By Lara Owen and Ko Ko Aung
BBC World Service
Women in Myanmar have been tortured, sexually harassed and threatened with rape in custody, according to accounts obtained by the BBC.
Five women who were detained for protesting against a military coup in the country earlier this year say they were abused and tortured in the detention system after their arrests.
Their names have been changed in the following accounts to protect their safety.
Warning: this piece contains disturbing descriptions of abuse.
Since Myanmar’s military seized power in February, protests have swept across the country – and women have played a prominent role in the resistance movement.
Human rights groups say that although the military in Myanmar (also known as Burma) used disappearances, hostage-taking and torture tactics before, the violence has become more widespread since the coup.
As of 8 December, 1,318 civilians have been killed during military crackdowns on the pro-democracy movement, including 93 women, according to the Assistance Association for Political Prisoners (AAPP) non-profit human rights organisation.
At least eight of those women died while in custody, four of whom were tortured to death in an interrogation centre.
More than 10,200 people have been detained in total, including over 2,000 women.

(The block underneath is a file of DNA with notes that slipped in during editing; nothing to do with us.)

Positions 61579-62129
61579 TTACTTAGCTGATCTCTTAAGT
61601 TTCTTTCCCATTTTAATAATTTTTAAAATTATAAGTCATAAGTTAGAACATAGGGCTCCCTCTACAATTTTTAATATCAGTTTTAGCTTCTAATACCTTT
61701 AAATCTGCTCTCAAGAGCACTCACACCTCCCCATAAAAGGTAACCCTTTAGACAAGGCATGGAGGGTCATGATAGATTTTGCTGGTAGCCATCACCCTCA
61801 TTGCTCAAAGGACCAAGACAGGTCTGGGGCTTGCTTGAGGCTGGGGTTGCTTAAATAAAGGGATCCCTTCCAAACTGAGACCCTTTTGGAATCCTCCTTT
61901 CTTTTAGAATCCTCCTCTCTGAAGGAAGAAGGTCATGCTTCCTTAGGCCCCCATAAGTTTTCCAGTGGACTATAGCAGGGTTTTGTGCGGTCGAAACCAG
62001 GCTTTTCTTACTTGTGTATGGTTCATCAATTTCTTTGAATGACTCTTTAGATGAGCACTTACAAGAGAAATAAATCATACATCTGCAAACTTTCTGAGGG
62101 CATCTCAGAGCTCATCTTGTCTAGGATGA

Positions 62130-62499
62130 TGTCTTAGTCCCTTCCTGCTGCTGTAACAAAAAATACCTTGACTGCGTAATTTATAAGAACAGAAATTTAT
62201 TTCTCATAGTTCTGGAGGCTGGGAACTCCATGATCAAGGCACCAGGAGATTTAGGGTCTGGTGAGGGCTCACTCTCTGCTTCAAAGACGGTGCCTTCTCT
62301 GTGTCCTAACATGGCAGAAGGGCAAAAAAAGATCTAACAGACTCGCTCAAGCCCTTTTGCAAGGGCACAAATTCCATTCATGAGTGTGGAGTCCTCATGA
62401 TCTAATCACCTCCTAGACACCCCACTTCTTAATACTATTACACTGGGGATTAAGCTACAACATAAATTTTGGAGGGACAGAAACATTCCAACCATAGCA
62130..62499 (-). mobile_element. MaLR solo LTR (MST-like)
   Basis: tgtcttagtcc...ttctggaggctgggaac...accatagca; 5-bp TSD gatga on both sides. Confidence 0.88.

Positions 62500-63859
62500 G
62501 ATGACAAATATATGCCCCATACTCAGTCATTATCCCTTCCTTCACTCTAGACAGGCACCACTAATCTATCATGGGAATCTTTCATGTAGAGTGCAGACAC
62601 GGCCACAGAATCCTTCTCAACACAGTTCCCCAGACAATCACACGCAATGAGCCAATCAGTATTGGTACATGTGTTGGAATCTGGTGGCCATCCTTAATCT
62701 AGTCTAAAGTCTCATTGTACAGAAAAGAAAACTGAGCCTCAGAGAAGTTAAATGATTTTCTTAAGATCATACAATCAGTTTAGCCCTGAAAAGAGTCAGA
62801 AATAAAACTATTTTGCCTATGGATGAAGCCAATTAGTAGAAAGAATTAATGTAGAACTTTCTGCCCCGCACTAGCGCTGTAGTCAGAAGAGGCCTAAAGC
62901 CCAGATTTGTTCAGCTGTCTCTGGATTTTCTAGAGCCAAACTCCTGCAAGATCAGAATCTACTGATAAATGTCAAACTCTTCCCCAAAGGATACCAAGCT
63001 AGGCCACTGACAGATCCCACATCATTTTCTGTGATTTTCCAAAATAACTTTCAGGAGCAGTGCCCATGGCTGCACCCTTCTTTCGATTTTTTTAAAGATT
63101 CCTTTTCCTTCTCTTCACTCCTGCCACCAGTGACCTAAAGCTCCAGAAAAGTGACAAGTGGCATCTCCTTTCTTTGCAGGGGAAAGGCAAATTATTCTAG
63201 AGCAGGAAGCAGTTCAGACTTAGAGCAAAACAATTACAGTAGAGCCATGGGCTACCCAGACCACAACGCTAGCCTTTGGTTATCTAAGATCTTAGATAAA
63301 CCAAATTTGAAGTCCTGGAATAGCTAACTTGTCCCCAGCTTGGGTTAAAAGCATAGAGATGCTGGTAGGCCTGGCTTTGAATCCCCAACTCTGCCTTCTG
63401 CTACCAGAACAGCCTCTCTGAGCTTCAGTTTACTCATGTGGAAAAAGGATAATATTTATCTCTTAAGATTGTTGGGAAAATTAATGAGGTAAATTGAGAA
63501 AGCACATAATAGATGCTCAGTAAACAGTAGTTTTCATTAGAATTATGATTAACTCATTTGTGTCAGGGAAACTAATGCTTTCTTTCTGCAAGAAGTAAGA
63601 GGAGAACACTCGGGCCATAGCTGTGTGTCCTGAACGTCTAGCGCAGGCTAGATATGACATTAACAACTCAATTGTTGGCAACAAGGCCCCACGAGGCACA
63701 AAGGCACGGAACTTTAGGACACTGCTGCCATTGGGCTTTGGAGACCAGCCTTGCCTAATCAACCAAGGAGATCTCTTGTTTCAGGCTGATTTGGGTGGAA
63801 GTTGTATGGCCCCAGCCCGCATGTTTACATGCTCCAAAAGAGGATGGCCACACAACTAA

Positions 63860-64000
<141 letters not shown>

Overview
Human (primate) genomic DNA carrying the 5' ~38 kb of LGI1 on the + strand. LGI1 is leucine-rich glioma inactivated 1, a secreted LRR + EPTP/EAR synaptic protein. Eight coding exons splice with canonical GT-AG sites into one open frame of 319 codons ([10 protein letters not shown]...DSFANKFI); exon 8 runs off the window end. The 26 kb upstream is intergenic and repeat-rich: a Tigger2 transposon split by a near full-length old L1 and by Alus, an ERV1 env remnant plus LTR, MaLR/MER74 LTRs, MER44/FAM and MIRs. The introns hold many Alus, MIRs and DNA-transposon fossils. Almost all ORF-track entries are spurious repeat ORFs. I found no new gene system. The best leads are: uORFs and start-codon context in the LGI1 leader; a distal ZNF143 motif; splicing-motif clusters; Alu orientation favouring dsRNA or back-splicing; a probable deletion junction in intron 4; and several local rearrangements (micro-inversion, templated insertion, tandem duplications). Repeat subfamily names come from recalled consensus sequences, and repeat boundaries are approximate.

Democracy activist Ein Soe May was imprisoned for almost six months – the first 10 days of which were spent in one of Myanmar’s notorious interrogation centres, where she alleges she was sexually assaulted and tortured.
Soe May old the BBC that one morning, while making placards for a protest, she was arrested and bundled into the back of a van.
“It was already night when I arrived [at an undisclosed location]. I was blindfolded and made to dodge imaginary objects as I made my way to the interrogation room, so they could make a fool of me,” Soe May said.
Soe May said she was also repeatedly pressed for details of her sex life. One interrogator threatened: “Do you know what we do to the women that end up here? We rape and kill them.”
She was then sexually assaulted while blindfolded. “They pulled down the oversized top I was wearing, they touched me as they did it, exposing my body,” she said.